We must come to terms with our fallibility. The United States must accept that due to these converging trends, she will become more vulnerable. George Orwell wisely noted that that the power of the individual relative to the state is a function of the technology of the most prevalent weapons. With automatic firearms, mortars, rockets, grenades, and the internet (all easily obtainable/accessible), small organizations hold significant power. In this emerging environment, governments may find that they will need to appeal to take the popular conscience more seriously. While this presents new dangers it also presents promise. After all, the founding fathers firmly believed that governments existed to serve the people, not the other way around. Governments may feel a strong push to act more democratically—or at least to control their message better. As the number of angry and disgruntled people increases, the odds that some group or individual will succeed in making a catastrophic attack against a state or corporation will go up. Ruling with an iron fist may soon become a thing of the past. Governments will have much more trouble keeping their actions in the dark in the information age. Any wonton imprisoning or slaughtering of citizens by a despot could reach the ears of the entire world in 24 hours. Note that dictators have always made such concerted efforts to keep a lid on the press. Information is key, and always has been. All successful dictatorships have controlled the press, but the world is changing. Any government imposing unpopular rule in the upcoming century will need to grapple with a sprawling internet. China is taking great pains to censor the internet to their citizens, but this will likely prove a futile effort. (Still it’s a shame to see Google help them out.)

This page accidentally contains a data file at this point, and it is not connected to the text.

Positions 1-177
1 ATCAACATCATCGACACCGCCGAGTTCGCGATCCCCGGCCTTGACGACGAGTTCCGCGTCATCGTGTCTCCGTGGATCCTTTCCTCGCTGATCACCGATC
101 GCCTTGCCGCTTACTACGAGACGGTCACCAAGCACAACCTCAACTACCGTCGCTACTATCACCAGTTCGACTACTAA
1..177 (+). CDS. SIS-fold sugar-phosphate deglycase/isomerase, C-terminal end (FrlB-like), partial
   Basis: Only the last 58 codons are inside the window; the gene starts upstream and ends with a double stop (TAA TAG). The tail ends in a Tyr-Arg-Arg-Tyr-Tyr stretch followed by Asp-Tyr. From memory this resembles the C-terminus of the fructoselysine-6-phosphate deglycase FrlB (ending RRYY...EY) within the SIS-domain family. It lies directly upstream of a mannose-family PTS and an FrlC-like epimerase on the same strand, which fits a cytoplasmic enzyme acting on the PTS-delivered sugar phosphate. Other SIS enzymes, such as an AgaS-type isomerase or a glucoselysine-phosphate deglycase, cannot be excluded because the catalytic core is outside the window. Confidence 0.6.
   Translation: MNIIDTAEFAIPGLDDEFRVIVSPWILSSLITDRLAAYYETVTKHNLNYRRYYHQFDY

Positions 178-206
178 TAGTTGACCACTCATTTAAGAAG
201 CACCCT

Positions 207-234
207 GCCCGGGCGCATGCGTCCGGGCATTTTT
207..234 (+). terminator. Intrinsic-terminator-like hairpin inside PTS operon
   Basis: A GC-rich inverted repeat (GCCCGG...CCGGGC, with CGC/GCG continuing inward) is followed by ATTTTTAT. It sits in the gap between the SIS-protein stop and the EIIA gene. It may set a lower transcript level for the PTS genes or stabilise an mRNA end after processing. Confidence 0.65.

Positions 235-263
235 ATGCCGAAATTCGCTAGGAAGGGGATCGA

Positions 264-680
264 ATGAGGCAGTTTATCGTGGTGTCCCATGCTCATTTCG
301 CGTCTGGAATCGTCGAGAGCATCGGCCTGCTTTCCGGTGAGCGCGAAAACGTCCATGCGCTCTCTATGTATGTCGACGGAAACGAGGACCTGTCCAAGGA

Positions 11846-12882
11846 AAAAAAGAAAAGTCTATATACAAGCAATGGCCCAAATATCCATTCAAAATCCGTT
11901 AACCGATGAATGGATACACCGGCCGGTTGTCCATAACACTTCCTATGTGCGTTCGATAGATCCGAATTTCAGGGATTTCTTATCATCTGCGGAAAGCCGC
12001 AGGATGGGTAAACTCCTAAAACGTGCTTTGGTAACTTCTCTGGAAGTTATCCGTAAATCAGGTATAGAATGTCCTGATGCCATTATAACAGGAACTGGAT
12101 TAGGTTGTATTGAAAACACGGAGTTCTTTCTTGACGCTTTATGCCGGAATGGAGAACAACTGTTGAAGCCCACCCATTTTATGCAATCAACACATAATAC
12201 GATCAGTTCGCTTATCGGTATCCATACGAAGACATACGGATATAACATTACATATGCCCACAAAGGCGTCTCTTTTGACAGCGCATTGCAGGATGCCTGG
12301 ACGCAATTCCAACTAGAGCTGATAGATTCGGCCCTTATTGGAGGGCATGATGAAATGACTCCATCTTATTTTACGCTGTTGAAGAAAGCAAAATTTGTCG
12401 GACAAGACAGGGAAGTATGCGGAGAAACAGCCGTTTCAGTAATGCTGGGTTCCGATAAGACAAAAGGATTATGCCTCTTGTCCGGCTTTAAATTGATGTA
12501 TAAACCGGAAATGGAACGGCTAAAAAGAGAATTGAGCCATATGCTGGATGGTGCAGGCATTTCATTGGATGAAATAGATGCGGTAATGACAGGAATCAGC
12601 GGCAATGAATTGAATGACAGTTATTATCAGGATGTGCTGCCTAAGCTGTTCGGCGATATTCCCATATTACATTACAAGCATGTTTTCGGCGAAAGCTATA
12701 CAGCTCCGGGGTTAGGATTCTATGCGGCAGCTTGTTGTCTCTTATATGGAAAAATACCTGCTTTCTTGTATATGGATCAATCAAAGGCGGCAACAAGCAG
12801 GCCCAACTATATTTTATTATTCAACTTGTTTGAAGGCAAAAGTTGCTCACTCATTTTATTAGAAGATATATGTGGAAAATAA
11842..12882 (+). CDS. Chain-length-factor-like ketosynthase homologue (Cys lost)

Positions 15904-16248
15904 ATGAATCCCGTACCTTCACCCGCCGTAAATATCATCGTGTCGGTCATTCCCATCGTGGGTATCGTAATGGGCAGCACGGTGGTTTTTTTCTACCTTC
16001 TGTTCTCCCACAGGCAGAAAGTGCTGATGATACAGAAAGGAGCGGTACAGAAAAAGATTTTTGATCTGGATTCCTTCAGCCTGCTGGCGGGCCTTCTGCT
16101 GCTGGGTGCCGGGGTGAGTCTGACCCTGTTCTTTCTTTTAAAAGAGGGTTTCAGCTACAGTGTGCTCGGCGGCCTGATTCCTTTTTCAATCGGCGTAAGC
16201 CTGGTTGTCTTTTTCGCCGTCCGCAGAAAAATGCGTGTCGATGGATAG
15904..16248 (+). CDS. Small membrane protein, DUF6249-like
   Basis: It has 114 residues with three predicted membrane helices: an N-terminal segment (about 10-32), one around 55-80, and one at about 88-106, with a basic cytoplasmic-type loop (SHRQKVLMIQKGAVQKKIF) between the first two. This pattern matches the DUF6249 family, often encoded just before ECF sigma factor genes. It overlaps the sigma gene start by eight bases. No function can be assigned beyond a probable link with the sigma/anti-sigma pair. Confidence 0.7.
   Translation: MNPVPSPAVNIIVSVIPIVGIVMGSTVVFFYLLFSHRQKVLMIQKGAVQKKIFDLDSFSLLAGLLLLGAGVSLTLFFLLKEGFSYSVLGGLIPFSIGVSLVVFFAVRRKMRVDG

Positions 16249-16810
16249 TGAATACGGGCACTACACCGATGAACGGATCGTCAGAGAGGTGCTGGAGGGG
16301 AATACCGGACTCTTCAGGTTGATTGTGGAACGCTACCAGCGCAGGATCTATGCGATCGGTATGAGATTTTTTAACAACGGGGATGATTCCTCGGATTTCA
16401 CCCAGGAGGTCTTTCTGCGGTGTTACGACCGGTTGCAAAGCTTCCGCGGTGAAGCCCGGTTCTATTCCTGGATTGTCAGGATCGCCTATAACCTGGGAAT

These global trends are making it easier for the weak to organize against the strong. As we move forward governments will need to be very careful to present the proper image to the world. Governments will find it increasingly difficult to influence any group of people without their consent, or at least their apathy.

The United States would be wise to see this and adopt the proper image. That is, we need to make ourselves indispensable to the world at large. When a typical person in the world (not just a US citizen) is asked what they think of the United States, they should associate our nation with positive qualities, and see us as a force for good in the world. The only way to really achieve this is truly embody these qualities. To go the opposite way, to respond stubbornly and stupidly with only brute force, disregarding the welfare of the weak, is to paint a big target over our nation. And for the cynics, I do not believe deception will work. To talk of freedom and liberty but act selfishly and aggressively is dangerous and transparent. A perfect example: after the US invaded and occupied Iraq, wreaking havoc upon its people and infrastructure, no one in his right mind believes we went there to help the Iraqi populace.
Every person in the world who loses a child, mother, friend, etc. to a U.S. bomb is a probable enemy of the United States. Every Iraqi child who watched their parents get executed as a result of the ethnic cleansing unleashed by the U.S. invasion is a potential terrorist who sees the United States of America as a great evil empire. These thousands of resentful people can easily connect on the internet (just as Al Qaeda does right now). They can travel with relative ease to meet one another. They can share ideas, and work with one another towards a common goal.

I make this appeal for a more diplomatic approach because I feel the idea is somewhat understated. The absolute necessity of utilizing our intelligence services to track down and confiscate weapons of mass destruction, and to monitor and track criminal threats around the world is the other prong in what should be a two-pronged approach. We could never hope to eliminate all threats by simply ‘being good’. But we can certainly reduce the number of people in the world who see the U.S.’s downfall as being in their interest, and this in turn will reduce the strain on our military and intelligence services in combating ideological enemies.

No comments:

Post a Comment